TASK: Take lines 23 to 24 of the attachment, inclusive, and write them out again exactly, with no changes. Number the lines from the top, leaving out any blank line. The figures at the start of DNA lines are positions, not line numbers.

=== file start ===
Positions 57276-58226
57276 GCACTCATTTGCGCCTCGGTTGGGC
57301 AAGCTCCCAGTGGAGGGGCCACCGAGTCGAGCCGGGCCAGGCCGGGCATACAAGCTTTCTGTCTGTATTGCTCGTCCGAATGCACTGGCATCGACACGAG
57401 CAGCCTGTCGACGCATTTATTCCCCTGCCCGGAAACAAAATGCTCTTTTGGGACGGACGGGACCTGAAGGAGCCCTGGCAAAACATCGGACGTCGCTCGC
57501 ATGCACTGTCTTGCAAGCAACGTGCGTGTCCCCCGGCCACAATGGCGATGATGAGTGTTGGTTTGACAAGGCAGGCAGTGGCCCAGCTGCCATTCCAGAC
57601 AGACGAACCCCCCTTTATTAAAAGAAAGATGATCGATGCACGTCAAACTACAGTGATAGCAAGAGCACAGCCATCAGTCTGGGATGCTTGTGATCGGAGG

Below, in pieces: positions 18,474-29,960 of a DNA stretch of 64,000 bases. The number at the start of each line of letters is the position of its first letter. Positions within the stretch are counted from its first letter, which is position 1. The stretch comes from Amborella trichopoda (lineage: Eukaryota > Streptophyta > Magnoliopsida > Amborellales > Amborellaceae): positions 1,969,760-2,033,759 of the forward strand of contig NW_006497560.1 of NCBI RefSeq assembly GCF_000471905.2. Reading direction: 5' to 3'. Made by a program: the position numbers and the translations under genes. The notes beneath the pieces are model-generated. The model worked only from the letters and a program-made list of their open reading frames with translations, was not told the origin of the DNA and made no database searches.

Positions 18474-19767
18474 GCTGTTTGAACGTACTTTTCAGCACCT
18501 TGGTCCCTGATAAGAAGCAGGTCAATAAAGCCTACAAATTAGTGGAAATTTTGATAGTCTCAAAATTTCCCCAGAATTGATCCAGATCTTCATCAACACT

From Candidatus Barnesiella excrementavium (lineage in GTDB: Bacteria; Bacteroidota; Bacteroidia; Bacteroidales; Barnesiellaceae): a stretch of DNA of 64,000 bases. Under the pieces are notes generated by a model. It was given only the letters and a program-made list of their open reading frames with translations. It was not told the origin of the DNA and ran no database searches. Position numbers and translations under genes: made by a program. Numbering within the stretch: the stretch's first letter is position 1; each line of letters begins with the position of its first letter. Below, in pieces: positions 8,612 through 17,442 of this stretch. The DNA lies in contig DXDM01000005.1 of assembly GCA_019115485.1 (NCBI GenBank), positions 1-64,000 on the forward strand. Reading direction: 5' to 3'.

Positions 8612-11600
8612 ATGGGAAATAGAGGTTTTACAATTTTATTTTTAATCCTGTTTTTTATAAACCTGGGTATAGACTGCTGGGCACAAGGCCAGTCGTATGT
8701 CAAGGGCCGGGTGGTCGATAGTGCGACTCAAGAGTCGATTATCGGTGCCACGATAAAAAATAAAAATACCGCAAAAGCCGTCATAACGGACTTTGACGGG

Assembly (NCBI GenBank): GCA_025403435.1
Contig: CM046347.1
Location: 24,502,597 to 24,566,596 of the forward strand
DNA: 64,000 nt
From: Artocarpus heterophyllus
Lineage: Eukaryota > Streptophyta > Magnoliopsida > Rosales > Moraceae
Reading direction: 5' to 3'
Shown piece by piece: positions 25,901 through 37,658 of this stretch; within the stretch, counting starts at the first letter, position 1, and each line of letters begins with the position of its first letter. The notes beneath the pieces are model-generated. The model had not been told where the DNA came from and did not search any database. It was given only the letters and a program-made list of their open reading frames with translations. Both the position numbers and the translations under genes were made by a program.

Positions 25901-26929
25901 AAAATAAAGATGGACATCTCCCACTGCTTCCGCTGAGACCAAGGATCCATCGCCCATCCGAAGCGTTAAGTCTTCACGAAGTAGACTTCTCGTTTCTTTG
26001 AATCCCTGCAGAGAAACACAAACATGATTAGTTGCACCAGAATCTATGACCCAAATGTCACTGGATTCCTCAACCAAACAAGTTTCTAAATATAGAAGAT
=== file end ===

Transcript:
Positions 25901-26929
25901 AAAATAAAGATGGACATCTCCCACTGCTTCCGCTGAGACCAAGGATCCATCGCCCATCCGAAGCGTTAAGTCTTCACGAAGTAGACTTCTCGTTTCTTTG